By Diane Mwai
Since the COVID-19 outbreak, balancing online classes, work, and normal college life causes higher stress and anxiety levels than normal, according to UAB students.
“I learned from summer classes that virtual learning doesn’t work for me and my short attention span,” said Lydia Anthony, a sophomore majoring in psychology.
For students that are used to socializing at in person lectures and labs, COVID-19 has brought that to a near complete halt.
“I’ve worked on my anxiety, so I was looking forward to connecting with other people,” Anthony said.
Anthony is not alone. Like her, Maddy McGee, a junior majoring in nursing, said she’s been hit hard by the lack of physical closeness to others.
“Their outside life might be completely different from yours,” McGee said, “but in that moment, you’re in the same boat.”
McGee, who has also been a patient care tech at St. Vincent’s for three years, said she’s even been affected by the pandemic at work.
“We usually have a bonus that is given after an evaluation, but they did away with that,” McGee said.
However, going to work for some students, like Kaelyn Barnett, a sophomore majoring in theatre, is one of their only ways of socializing.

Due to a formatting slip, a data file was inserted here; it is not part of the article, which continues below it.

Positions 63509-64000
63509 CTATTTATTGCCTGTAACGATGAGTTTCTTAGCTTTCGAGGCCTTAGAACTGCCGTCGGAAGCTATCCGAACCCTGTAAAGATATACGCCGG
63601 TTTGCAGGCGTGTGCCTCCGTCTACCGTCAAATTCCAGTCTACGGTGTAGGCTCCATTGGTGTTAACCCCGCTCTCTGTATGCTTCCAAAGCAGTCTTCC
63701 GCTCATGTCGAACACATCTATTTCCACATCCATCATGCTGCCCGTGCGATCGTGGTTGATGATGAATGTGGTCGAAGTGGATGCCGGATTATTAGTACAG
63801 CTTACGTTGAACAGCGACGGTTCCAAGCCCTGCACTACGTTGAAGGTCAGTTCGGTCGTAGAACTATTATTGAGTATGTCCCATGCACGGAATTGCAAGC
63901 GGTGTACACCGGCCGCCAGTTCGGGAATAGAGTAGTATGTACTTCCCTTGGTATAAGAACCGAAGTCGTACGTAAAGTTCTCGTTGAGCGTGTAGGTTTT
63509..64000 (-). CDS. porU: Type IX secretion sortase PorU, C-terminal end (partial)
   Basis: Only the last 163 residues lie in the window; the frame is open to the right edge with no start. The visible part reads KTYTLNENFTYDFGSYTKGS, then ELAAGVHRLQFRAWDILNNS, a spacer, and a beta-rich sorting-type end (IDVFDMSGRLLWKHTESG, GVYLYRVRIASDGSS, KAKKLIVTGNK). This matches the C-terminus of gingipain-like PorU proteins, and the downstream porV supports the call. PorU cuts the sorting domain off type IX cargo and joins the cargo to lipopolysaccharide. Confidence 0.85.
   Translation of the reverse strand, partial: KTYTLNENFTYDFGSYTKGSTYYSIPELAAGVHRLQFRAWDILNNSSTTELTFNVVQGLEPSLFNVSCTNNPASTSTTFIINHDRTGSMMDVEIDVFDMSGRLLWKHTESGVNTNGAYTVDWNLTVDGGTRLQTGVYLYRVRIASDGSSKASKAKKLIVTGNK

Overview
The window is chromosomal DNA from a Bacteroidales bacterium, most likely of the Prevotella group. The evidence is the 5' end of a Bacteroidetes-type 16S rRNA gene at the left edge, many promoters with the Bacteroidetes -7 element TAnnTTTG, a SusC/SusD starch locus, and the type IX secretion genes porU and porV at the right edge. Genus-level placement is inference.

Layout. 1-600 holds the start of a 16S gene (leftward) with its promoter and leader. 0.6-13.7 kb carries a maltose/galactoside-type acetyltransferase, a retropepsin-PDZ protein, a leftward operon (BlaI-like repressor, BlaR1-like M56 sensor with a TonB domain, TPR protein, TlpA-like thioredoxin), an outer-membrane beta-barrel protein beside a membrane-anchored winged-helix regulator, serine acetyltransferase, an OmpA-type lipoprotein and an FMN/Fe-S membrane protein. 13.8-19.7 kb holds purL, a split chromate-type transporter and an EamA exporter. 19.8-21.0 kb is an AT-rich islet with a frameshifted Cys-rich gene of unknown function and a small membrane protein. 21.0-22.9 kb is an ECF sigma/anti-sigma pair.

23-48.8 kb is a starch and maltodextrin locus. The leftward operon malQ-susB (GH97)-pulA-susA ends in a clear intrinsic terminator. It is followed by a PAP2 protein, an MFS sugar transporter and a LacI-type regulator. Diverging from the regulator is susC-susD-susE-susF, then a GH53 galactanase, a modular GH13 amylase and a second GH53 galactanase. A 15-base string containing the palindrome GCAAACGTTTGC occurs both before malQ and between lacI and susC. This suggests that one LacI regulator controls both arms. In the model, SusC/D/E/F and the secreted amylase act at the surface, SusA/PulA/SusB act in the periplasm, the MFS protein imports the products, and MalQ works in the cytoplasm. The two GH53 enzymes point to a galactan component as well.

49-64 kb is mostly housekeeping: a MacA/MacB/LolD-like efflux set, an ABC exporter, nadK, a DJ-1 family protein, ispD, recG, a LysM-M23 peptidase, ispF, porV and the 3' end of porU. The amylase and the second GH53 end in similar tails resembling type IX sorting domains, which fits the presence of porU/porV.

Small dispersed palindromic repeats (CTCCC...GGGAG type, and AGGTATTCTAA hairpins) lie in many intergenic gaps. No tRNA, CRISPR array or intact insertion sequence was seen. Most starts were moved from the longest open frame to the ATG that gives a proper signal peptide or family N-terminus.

“Luckily, I enjoy my job and coworkers. Sometimes I even forget that I’m at work,” Barnett said.
In addition to adopting distance learning measures, UAB implements health checks before stepping on campus, enforces wearing masks at all times, and encourages good hygiene among students.
Just like the main campus, Many changes have also been made at the UAB hospital, according to Jonathan Diaz, a sophomore majoring in public health and an employee at UAB.
The hospital has stepped up their protocols with frequent sanitation and limiting how many people can be in certain areas, according to Diaz. Diaz said they strictly enforce CDC recommendations.
“Everyone does wear their mask all the time and hand washing is a big deal,” Diaz said.
Cara Ware, a junior majoring in neuroscience and care tech for COVID-19 patients, said she has witnessed the consequences of the virus and how it has been affecting patients.
“When you’re feeling the physical stress and then you have people who fail to acknowledge it. It’s really discouraging,” Ware said.
Edited by Hannah Warren, Ryan Michaels, & John H. Glenn